Palo Alto police credit electronic tracking systems for leading to the arrest of an alleged car thief at Town & Country Village Monday.
Tony Nathan Cota, 44, of Fresno, was arrested inside CVS pharmacy and booked into the Santa Clara County Main Jail for felony vehicle theft, felony possession of narcotics and misdemeanor possession of drug paraphernalia.
Late Monday afternoon in San Jose, Cota allegedly stole a vehicle that had been parked and temporarily unoccupied with the key left in the ignition, police said. The car contained not only a LoJack vehicle tracking system but also the car owner's iPhone, with GPS tracking software app "Find My iPhone." San Jose police used the app to track the stolen car, a black 2013 Audi S-5 coupe, and alerted Palo Alto police just before 6 p.m. that they tracked it to the Town & Country Village parking lot at 855 El Camino Real.
Palo Alto police officers kept the Audi under observation until 7 p.m. in hopes the suspect would return, but he did not. As officers began to process the car for evidence, one of them observed a man matching the suspect's description walking into CVS, and Cota was arrested inside without incident. Officers also found methamphetamine and drug paraphernalia on his person, police said.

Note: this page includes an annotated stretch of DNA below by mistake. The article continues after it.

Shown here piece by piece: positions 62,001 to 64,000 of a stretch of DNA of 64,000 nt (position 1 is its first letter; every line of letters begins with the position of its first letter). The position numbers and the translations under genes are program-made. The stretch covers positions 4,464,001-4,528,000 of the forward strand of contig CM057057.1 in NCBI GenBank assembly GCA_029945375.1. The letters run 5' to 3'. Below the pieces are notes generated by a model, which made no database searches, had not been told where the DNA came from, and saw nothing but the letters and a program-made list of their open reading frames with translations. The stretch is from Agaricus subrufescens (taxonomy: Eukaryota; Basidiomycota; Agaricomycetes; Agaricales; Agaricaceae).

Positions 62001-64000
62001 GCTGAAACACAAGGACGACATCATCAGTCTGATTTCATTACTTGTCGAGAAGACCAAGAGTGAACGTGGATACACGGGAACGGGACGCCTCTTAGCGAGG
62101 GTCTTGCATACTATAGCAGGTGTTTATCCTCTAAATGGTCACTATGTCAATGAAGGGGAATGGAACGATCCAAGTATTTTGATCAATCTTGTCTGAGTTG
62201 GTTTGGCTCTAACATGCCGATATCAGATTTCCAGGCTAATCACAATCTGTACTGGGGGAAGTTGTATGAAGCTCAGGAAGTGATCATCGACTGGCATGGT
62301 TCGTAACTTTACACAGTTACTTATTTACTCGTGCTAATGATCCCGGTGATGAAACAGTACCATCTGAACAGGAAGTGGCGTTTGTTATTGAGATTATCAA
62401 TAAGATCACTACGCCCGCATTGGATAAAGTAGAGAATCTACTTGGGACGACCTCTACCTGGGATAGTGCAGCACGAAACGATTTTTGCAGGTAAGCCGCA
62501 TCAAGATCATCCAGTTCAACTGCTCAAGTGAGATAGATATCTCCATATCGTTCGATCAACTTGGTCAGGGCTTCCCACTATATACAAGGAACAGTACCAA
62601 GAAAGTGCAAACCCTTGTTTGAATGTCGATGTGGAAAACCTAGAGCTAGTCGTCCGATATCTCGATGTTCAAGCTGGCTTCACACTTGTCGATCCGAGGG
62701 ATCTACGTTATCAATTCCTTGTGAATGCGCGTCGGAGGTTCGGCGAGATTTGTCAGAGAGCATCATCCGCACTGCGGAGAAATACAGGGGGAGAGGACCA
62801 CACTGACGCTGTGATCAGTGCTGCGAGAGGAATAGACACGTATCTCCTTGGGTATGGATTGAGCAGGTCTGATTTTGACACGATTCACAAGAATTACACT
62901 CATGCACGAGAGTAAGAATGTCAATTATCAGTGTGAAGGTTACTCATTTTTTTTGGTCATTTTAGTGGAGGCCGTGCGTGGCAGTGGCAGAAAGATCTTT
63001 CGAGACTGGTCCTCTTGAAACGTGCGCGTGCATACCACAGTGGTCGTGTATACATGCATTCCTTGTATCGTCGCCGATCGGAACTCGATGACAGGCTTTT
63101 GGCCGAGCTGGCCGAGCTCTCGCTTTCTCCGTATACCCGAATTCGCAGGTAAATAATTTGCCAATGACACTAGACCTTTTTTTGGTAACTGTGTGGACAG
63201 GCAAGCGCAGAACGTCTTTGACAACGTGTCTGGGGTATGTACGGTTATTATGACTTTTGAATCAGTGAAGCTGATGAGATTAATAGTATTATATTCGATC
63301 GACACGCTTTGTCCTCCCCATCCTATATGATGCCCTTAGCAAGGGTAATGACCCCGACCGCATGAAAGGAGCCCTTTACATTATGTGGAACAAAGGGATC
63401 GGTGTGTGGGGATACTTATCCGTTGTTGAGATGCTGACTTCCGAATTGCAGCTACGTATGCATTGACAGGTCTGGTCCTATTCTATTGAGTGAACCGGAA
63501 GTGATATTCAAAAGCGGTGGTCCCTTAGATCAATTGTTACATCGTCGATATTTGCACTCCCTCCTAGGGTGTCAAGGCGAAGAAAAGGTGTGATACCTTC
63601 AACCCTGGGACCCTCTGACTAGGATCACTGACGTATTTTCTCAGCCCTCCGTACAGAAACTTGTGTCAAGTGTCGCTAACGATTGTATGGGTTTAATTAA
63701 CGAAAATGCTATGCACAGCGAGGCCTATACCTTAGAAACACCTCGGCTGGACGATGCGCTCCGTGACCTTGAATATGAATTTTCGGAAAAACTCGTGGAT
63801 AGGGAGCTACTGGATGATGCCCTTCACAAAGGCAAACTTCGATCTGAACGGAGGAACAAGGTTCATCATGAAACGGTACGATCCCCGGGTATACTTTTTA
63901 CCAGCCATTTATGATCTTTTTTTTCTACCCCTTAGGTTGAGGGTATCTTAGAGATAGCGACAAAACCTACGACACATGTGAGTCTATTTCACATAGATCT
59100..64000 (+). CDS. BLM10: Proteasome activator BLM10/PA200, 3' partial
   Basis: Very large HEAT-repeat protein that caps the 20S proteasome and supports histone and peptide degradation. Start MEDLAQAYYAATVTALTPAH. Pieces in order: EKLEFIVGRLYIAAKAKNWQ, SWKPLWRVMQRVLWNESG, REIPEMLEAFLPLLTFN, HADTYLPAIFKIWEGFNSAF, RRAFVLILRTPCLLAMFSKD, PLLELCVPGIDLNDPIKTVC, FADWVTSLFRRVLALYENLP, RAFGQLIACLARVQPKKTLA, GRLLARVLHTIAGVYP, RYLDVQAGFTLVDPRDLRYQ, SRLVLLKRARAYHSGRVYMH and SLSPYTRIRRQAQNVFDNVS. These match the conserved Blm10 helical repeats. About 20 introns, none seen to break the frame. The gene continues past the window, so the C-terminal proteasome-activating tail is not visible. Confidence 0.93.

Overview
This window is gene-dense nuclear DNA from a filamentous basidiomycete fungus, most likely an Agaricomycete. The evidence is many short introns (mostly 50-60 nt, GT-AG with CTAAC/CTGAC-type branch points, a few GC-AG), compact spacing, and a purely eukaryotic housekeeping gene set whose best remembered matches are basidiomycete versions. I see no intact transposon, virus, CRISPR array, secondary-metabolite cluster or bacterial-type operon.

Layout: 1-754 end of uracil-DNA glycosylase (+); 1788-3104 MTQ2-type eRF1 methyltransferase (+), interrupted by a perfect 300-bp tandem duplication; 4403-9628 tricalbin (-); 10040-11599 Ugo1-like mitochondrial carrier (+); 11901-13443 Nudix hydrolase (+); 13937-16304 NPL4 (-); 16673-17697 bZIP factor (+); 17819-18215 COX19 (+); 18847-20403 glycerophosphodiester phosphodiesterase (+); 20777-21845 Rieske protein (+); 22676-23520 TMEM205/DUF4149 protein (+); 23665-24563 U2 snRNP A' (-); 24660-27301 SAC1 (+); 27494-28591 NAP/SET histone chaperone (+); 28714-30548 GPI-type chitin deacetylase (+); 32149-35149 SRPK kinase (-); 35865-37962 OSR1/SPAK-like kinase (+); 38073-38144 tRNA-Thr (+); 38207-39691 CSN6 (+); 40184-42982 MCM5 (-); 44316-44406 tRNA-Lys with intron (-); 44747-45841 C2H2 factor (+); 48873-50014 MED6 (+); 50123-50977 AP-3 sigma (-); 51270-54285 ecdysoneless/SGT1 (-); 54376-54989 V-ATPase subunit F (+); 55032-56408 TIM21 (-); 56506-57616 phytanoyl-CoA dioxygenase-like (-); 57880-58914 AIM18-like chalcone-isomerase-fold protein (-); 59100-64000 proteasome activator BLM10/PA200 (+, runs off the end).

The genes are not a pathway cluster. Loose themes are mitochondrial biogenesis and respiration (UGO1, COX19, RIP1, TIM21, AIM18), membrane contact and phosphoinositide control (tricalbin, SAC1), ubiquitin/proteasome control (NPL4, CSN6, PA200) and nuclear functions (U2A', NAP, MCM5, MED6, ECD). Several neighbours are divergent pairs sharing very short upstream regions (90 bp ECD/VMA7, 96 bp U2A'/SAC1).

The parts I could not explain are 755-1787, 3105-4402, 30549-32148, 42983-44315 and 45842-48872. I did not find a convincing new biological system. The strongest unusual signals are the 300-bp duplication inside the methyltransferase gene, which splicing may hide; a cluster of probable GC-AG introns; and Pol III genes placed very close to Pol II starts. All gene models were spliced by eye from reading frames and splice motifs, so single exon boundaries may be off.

Police released the vehicle, with the iPhone still safely in the glove compartment, to the owner, a man in his forties. The vehicle was not damaged, police said.
Police credit the "Find My iPhone" app and the LoJack stolen vehicle recovery system for leading to the arrest.
"We encourage people to enable security features in their portable electronic devices whenever possible, and to familiarize themselves with how to use them," Palo Alto police said in a statement. "If your portable electronic device is stolen or lost and you are using a remote application to track its location, notify your local law enforcement agency and do not take independent action to attempt to recover your property."
For more information about mobile electronic device theft and steps people can take to safeguard property, police suggest watching "The Epidemic of iCrime," a five-minute video produced by the Santa Clara County District Attorney's Office in 2013.